Is so-called smart beta investing a new and improved way to invest or just another one of Wall Street’s fancy sales pitches?
Smart beta strategies (formerly known as “fundamental indexing”) in the investment world generally fall into two camps: 1) Indexes that use a one-dimensional or simple formulas, like equal weighting all the stocks within a benchmark like the Guggenheim S&P 500 Equal Weight ETF (NYSEARCA:RSP) does. Or, 2) Weighting stocks within a portfolio using a multiplicity of complex factors like book value and cash flow, as does the PowerShares FTSE RAFI US 1000 Portfolio (NYSEARCA:PRF).
Although smart-beta pundits attempt to portray their strategies as passive investing, the truth is the strategy resides somewhere between active stock picking and traditional indexing with market cap weighted benchmarks. Either way, smart beta’s goal is to outperform both strategies.
ETFs that weight companies by dividends like the WisdomTree Total Dividend Fund (NYSEARCA:DTD) or by earnings, like the WisdomTree India Earnings Fund (NYSEARCA:EPI) are other offshoots of the smart beta movement, despite their singular focus.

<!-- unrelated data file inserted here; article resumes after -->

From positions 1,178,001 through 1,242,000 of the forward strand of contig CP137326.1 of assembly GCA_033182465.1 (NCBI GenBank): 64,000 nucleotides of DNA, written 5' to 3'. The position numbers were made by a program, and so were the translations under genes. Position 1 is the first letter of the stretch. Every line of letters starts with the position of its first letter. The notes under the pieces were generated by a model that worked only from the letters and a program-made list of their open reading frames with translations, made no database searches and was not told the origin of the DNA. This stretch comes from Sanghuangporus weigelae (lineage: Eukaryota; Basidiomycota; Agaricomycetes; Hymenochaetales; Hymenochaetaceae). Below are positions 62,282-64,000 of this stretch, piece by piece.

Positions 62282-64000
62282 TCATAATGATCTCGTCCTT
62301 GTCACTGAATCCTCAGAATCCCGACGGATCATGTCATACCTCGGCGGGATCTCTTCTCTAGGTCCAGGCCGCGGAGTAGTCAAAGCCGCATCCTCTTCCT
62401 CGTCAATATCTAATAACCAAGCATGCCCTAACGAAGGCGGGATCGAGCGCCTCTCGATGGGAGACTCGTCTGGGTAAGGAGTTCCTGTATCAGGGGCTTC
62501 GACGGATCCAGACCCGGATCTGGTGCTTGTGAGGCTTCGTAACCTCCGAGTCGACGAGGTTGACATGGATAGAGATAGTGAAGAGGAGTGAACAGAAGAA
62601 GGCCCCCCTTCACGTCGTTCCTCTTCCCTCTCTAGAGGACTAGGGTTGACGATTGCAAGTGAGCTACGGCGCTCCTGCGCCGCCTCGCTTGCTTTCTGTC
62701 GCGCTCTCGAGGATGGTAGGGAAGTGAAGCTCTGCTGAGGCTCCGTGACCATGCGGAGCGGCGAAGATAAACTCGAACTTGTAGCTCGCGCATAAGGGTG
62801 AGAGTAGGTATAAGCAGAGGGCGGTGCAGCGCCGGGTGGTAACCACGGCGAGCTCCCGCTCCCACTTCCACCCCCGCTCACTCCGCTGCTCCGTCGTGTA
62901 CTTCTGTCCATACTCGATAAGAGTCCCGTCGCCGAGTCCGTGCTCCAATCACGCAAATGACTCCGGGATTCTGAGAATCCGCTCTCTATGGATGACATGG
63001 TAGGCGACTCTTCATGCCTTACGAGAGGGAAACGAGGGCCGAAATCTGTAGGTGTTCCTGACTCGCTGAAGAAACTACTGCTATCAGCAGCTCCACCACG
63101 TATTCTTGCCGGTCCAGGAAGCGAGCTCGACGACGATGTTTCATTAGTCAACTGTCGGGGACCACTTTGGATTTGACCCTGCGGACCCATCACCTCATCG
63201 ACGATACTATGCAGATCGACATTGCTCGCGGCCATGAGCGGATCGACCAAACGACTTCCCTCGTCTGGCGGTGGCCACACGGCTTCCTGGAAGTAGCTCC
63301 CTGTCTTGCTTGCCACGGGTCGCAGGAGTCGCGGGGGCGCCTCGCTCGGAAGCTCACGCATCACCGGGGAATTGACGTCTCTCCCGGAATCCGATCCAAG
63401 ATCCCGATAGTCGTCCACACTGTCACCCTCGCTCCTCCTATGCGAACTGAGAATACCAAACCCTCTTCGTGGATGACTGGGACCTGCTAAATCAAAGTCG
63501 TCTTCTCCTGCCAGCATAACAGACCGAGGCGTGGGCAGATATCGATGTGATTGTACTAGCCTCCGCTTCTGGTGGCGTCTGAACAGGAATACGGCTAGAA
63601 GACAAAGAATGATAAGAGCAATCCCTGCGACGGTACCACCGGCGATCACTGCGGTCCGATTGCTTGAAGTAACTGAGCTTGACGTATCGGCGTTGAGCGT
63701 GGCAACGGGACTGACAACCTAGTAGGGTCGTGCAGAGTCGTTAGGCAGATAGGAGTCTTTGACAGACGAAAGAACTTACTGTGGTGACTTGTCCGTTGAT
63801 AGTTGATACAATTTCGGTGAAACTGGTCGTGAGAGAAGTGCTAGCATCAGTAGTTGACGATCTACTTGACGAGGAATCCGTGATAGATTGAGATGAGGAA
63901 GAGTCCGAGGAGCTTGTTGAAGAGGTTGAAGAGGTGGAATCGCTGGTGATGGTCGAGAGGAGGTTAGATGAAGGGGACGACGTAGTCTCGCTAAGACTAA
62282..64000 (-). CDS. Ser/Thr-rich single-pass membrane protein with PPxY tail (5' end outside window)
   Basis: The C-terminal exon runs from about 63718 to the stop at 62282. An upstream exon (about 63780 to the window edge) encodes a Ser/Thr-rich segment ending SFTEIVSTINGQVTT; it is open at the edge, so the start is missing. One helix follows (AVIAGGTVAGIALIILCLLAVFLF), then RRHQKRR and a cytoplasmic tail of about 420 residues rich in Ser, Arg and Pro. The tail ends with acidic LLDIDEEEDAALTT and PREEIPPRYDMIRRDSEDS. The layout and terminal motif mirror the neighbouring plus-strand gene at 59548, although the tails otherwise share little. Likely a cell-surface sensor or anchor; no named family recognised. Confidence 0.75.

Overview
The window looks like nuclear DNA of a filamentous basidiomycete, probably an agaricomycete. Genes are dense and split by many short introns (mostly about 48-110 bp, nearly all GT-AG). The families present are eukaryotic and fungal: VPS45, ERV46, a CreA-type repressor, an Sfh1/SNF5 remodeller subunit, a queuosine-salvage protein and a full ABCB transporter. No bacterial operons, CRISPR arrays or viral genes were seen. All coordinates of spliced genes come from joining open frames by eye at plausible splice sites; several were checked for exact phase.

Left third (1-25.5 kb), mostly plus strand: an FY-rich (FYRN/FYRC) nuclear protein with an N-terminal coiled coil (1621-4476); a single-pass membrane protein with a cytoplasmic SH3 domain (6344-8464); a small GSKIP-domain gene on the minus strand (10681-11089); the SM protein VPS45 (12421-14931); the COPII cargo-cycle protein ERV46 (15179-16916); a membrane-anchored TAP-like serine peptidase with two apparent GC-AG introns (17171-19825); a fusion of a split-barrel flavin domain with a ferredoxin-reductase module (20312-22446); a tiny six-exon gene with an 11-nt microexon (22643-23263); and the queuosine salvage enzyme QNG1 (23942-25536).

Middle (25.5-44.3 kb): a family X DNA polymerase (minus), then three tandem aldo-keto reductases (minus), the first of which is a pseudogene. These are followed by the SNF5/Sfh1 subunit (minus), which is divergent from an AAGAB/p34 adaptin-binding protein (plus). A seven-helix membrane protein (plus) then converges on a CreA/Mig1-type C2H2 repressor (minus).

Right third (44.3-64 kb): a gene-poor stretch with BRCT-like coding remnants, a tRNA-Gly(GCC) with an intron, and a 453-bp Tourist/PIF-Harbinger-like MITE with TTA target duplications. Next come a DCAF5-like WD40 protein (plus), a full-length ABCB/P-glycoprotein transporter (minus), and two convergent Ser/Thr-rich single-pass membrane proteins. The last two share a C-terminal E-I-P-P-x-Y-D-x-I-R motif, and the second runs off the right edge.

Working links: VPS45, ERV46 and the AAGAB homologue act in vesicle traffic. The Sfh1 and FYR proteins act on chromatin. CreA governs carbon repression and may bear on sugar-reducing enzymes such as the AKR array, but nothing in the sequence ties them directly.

Over the past five years, PRF and RSP have handedly outperformed the S&P 500 (NYSEARCA:VOO) and other cap weighted benchmarks linked to large company stocks.
But even with impressive historical performance by smart beta indexes comes a notable admission.
“Seen from another perspective, the smart beta strategies inherently have value and small size tilts relative to cap-weighted benchmarks,” notes a 2011 paper by Chow, Hsu, Kalesnik and Little.
That acknowledgement shows that smart beta strategies are essentially an old concept but in entirely new packaging. Can’t investors simply tilt their portfolios to overweight small cap (NYSEARCA:IJR) and value stocks (NASDAQ:VLACX), rather than relying on a smart beta ETF to do it for them?
In my latest investing video, I talk with Herb Morgan at Efficient Market Advisors in San Diego, CA about whether smart beta investing is good for investors.
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